FAO stresses the importance of forests in alleviating poverty and protecting the environment
Forestry needs to be fully integrated with other sectors
16 February 2004, Rome/Accra (Ghana)-- "Forestry needs to be fully integrated with other sectors in policy development, particularly agriculture", according to FAO Assistant Director-General, Forestry Department, Hosny El-Lakany.
Commenting on the forthcoming meeting of the 14th session of FAO's African Forestry and Wildlife Commission (Accra, Ghana, 18-21 February 2004), Mr. El-Lakany underlined the need "to end the isolation of forestry from mainstream development initiatives."
The importance of forests in alleviating poverty and protecting the environment is increasingly being recognized, yet deforestation and forest degradation are continuing at an alarming rate, Mr. El-Lakany said.
"In Africa, 60 percent of the deforestation that took place between 1990 and 2000 was the result of direct conversion of forest to small-scaler permanent agriculture," Mr. El-Lakany also said.
15 percent of the world's forests
Africa has 15 percent of the world's forests and about 5 percent of its forest plantations, covering 520 million hectares or almost 18 percent of the land area.
In forestry as in many other aspects, Africa is a continent of diversity. It includes countries with some of the world's richest forests. Others are poor in valuable species while others severely lack forest cover.
The Accra meeting will emphasize the role of forests and water in food security and poverty reduction; regional and subregional cooperation; and the place of forests in the implementation of the New Partnership for Africa's Development (NEPAD).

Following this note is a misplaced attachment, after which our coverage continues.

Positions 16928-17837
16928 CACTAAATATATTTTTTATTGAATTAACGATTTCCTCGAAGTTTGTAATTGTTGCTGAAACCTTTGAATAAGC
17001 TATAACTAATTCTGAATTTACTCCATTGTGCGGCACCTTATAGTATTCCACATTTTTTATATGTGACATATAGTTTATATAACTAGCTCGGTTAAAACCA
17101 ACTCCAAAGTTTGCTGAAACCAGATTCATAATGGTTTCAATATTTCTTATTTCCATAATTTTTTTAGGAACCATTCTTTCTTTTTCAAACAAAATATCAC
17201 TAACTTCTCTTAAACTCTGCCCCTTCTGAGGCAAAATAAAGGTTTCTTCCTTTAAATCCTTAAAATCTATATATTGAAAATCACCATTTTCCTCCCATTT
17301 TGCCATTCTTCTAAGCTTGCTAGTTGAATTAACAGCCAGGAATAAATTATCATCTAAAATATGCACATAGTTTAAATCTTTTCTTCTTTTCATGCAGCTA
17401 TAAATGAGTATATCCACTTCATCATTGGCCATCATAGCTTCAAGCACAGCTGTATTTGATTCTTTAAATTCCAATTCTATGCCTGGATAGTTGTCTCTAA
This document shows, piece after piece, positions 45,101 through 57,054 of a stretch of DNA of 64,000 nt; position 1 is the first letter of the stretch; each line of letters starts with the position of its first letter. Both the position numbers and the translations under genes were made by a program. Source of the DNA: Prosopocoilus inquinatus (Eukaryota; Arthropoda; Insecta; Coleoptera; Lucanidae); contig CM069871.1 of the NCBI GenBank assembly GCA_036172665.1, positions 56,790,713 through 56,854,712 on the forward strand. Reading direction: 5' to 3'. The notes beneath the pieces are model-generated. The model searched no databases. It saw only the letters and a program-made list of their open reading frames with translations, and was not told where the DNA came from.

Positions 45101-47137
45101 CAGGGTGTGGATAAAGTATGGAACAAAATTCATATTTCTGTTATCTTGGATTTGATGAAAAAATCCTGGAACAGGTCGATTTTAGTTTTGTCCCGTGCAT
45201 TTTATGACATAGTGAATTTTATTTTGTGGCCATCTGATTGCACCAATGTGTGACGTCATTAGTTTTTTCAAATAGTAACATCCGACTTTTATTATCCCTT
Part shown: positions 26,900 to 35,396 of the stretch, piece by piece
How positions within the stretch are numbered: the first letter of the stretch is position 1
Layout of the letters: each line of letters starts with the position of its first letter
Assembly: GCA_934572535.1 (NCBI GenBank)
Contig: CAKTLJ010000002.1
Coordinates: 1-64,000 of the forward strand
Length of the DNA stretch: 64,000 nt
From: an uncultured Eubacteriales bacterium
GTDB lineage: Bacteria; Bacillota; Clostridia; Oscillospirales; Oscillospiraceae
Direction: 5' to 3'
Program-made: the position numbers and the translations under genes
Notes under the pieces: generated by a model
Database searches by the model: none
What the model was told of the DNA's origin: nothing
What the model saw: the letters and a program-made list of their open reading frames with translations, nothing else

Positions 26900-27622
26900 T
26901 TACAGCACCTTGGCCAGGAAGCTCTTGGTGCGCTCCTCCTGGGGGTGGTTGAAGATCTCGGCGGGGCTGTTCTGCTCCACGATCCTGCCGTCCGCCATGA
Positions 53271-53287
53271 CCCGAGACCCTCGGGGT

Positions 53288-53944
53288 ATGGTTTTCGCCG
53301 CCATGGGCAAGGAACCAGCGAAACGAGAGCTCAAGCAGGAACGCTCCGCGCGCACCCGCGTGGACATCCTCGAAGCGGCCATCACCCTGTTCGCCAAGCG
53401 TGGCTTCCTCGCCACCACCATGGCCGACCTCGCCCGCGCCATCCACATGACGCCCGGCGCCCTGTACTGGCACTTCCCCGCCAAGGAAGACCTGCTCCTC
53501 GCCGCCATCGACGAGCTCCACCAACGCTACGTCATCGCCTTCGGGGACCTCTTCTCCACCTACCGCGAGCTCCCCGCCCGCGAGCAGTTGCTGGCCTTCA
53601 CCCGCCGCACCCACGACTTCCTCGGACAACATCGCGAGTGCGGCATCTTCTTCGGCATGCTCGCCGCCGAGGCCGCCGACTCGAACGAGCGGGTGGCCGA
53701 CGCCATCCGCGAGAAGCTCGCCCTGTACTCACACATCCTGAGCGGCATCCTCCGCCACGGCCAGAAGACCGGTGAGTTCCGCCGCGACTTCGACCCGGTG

Participants will also review highlights from FAO's recently completed Forestry Outlook Study for Africa which examines the state of the sector today and predicts the situation to 2020 - providing a vital foundation for incorporating forestry into development initiatives.
Senior forestry and wildlife officials and government ministers will also discuss ways and means to improve cooperation to achieve sustainable forest management at national and regional levels.
A number of side meetings will inform policy makers and technical experts throughout the African region of the latest developments in forestry and wildlife.
Presentations will address current and future FAO support to Congo Basin forests; the status of forest research and education in Africa; trade issues facing the forest sector; and the recently published regional code of harvesting for dense tropical forests of Central Africa.
Delegates will also have an opportunity to exchange country experiences in sustainable forest management based on lessons learned.
Immediately prior to the Accra meeting, senior officials, experts and organizations active in wildlife management and conservation will gather for the fifteenth session of the Working Party on the Management of Wildlife and Protected Areas.
At the same time, FAO will hold a workshop on strengthening regional collaboration to achieve sustainable forest management and on implementing the proposals for action of the Intergovernmental Panel on Forests and the Intergovernmental Forum on Forests - an important step towards translating international discussions into practice in African countries.
The workshop will specifically focus on trade in forest products and on rehabilitation of degraded forest lands.
The African Forestry and Wildlife Commission is one of six regional forestry commissions worldwide that provides a high-level forum for addressing emerging forest issues with key collaborators both from within and outside government.
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